Greater emphasis is being placed on the cost benefit of various surgical procedures. Despite the fact that TKA has been shown to be an effective and cost-beneficial procedure, much attention continues to be paid to cost-cutting procedures [29–31]. The data contained in our study may have important consequences in this regard. The length of stay in the bilateral group was significantly longer than the unilateral group (3.72 vs. 3.30 days, P < .01), but staging the procedure for a bilateral situation would roughly double the unilateral time, causing significant increases in hospital inpatient stay costs. Operative time, which was also significantly increased in the bilateral group, would similarly be increased if a staged procedure would take place, leading to increased operating room expenses. However, 3 other important health system cost variables would not show a significant decrease in simultaneous 2-team TKA: the percentage of patients requiring transfusion, mean number of transfused units of packed red blood cells, and percentage of patients going to an extended-care facility at discharge. On the other hand, doubling the percentage of patients requiring extended-care facility treatment at discharge in the unilateral group to simulate staged procedures is only a very rough estimate, as level of deconditioning or decreased function as a result of a recent contralateral TKA is not taken into account, and may actually increase the use of extended-care facilities. This rough estimate prevents any conclusion regarding this statement in our study population. Reuben et al retrospectively compared the cost of unilateral vs. 1-team sequential bilateral TKA and noted a 36% cost reduction in the sequential bilateral total knee group as compared to a staged procdure . Similarly, Brotherton et al determined that the overall hospital bill may be more than 50% greater when a staged TKA is performed rather than a sequential bilateral TKA .
Our study does have several inherent weaknesses. Its retrospective nature, as well as inability of randomization, could influence results by introducing bias. The small sample size of our groups could also introduce a type-II statistical error. However, because of the relatively low mortality of patients undergoing this procedure, an extremely larger and possibly impractical number of patients would have to be included to avoid such an error if evaluating mortality . Although all of the patients were defined as obese by virtue of a BMI >30, there is likely a stratification of risk as patients reach more morbid levels of obesity, such as the patient with a BMI of 61.4 in our series. Additionally, although this series provides valuable outcome data, a comparison to non-obese patients at the same institution may generate beneficial data, as well. Another potential weakness is the fact that investigation into deep venous thrombosis was done only if the physicians had clinical suspicion in the perioperative period or as on an outpatient basis. Nonclinical deep venous thrombosis may have been missed and therefore the potential of bias from missing these nonsymptomatic thromboses is introduced.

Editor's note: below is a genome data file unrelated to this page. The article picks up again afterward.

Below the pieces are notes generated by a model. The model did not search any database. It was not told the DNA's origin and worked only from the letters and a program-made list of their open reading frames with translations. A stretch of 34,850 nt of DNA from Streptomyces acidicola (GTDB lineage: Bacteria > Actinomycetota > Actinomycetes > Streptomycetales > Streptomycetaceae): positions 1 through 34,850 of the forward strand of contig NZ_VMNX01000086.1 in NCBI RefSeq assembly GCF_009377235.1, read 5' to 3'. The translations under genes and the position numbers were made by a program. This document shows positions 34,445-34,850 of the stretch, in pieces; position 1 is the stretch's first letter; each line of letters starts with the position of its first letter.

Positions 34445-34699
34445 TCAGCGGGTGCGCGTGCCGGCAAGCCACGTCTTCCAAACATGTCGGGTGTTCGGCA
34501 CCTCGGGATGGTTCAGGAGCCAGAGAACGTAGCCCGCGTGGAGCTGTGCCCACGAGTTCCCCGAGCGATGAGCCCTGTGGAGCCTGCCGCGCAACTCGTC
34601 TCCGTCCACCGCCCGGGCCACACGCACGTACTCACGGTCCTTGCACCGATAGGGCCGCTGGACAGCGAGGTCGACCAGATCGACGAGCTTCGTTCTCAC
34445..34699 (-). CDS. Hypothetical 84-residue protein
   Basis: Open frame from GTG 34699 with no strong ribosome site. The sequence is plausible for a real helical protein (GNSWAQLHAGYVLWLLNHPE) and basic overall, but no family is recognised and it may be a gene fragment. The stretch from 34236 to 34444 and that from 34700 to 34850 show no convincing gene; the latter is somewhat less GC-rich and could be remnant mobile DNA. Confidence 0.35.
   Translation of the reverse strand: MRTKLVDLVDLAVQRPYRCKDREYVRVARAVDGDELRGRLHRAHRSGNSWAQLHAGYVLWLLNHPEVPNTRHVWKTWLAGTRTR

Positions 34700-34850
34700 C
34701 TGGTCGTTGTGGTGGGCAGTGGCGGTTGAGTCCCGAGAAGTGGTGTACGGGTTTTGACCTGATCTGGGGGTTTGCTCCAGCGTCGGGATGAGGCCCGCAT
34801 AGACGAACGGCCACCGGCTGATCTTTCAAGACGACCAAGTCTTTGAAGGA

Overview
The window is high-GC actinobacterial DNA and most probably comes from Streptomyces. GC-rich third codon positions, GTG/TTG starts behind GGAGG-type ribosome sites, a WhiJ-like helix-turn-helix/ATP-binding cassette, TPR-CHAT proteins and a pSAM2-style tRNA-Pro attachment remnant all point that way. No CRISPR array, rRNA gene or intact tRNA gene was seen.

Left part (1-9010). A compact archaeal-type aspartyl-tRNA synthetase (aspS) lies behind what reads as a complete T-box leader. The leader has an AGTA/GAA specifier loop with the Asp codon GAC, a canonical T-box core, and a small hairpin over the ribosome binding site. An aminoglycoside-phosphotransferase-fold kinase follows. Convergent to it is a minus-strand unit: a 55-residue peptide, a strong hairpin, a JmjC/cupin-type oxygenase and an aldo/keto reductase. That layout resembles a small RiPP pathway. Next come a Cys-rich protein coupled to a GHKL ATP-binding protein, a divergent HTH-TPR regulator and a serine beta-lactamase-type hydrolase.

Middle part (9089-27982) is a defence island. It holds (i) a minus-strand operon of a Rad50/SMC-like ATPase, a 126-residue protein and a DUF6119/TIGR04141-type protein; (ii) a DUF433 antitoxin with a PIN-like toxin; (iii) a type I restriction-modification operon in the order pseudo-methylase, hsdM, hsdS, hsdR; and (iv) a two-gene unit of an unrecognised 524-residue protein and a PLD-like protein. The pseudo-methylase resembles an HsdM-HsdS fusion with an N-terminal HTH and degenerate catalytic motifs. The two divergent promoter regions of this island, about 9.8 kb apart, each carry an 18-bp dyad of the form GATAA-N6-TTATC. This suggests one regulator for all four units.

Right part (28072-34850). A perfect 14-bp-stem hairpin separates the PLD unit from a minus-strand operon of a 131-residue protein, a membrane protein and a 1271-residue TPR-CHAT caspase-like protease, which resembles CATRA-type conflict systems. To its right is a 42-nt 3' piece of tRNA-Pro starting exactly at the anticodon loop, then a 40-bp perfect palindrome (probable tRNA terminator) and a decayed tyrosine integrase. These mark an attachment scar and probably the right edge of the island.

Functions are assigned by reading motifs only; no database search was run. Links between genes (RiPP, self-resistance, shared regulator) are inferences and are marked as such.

The effects of obesity on perioperative complications are of substantial concern to the orthopaedic surgeon. These concerns are heightened when performing a large and technically demanding procedure such as simultaneous bilateral TKA. The patients in this series experienced low rates of systemic complications and very few wound complications associated with their procedures. These results indicate that simultaneous, 2-team bilateral TKA in the obese patient can be a safe and successful procedure, with acceptably low rates of perioperative complications.
- Ranawat CS, Flynn WF, Saddler S, Hansraj KK, Maynard MJ: Long-term results of the total condylar knee arthroplasty. A 15-year survivorship study. Clin Orthop Relat Res. 1993, 286: 94-102.PubMedGoogle Scholar
- Davis MA, Ettinger WH, Neuhaus JM, Cho SA, Hauck WW: The association of knee injury and obesity with unilateral and bilateral osteoarthritis of the knee. Am J Epidemiol. 1989, 130-2: 278-88.Google Scholar
- Adili A, Bhandari M, Petruccelli D, De Beer J: Sequential bilateral total knee arthroplasty under 1 anesthetic in patients 75 years old: complications and functional outcomes. J Arthroplasty. 2001, 16 (3): 271-278. 10.1054/arth.2001.21495.View ArticlePubMedGoogle Scholar
- Bederman SS, Betsy M, Winiarsky R, Seldes RM, Sharrock NE, Sculco TP: Postoperative ileus in the lower extremity arthroplasty patient. J Arthroplasty. 2001, 16 (8): 1066-1070. 10.1054/arth.2001.27675.View ArticlePubMedGoogle Scholar
- Dorr LD, Merkel C, Mellman MF, Klein I: Fat emboli in bilateral total knee arthroplasty. Predictive factors for neurologic manifestations. Clin Orthop. 1989, 248: 112-118.PubMedGoogle Scholar
- Jankiewicz JJ, Sculco TP, Ranawat CS, Behr C, Tarrentino S: One-stage versus 2-stage bilateral total knee arthroplasty. Clin Orthop. 1994, 309: 94-101.PubMedGoogle Scholar
- Lombardi AV, Mallory TH, Fada RA: Simultaneous bilateral total knee arthroplasties: who decides?. Clin Orthop. 2001, 392: 319-329. 10.1097/00003086-200111000-00042.View ArticlePubMedGoogle Scholar